Human rights group identifies over 300 execution sites in North Korea

Human rights group identifies over 300 execution sites in North Korea
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A South Korean human rights group has identified more than 300 North Korean state-sanctioned executions that have taken place under the leadership of Kim Jong UnKim Jong UnTrump to have dinner with Otto Warmbier's parents: report Ted Lieu congratulates first Asian American cast member on 'Saturday Night Live' Overnight Defense: Trump marks 9/11 anniversary with Taliban warning | President rips into Bolton as 'Mr. Tough Guy' | More turmoil trips up government funding MORE by the accounts of more than 600 first- or second-hand witnesses. 

The Transitional Justice Working Group, a Seoul-based NGO, released the findings Tuesday in a follow up to a 2017 report after more than four years of research. The report notes the findings are not definitive due to limitations, such as not having access to the country. 

Ahead of each execution, a "brief 'trial'" is held on the spot where charges are read, according to the report. The accused "often appears 'half dead'" by the time they are brought to the site, according to the report. 


The report found the most commonly cited offenses for killings included murder, stealing copper, human trafficking, property theft and economic crimes.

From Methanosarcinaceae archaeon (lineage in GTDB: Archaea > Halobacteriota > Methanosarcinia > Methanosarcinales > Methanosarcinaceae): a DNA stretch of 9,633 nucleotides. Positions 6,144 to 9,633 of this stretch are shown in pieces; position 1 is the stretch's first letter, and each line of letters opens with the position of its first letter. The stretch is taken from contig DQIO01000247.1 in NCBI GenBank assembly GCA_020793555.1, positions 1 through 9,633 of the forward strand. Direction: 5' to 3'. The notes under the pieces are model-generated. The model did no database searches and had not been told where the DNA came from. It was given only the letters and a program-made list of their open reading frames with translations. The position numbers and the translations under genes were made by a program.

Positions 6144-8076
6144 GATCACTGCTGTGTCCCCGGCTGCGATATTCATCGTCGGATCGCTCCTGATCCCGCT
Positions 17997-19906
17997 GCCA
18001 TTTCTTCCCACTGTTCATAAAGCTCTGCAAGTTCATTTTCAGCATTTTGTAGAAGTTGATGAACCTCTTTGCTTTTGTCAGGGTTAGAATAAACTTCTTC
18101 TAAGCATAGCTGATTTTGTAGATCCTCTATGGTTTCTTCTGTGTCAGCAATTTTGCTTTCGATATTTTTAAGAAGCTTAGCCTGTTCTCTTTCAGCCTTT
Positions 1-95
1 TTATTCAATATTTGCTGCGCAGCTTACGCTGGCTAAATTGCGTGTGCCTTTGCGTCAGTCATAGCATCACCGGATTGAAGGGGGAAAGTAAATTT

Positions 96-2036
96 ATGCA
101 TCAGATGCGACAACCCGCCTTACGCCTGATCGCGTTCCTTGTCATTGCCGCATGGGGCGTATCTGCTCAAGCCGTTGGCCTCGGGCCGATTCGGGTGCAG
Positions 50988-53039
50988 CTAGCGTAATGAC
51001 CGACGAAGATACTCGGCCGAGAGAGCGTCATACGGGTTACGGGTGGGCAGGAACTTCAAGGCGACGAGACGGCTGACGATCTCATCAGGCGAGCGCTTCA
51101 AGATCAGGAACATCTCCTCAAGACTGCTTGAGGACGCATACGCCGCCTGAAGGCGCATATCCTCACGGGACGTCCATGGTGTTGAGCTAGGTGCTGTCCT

"However, given the lack of due process in the North Korean judicial system it is difficult to know whether the charges announced at an execution actually match the act committed by the accused," the report notes. 

Crowds of 1,000 or more people attend public executions, typically at river banks or other open spaces, according to the report. Almost all reported killings were by firing squads. 

Family members are often forced to watch killings, the report alleges. The youngest participant reported witnessing an execution was 7 years old. 

Of the 83 percent of research participants that witnessed an execution, 53 percent reported being forced to watch by authorities. 

The Transitional Justice Working Group said in the report the "routine killings" and denying families the right to proper burials has "profound effects that last long after the event," and impacts the grieving process. 

"In a culture where ancestors are believed to continue to play a role in the lives of the living, the DPRK's [Democratic People's Republic of Korea] human rights violations constitute an affront from all sides," the report states.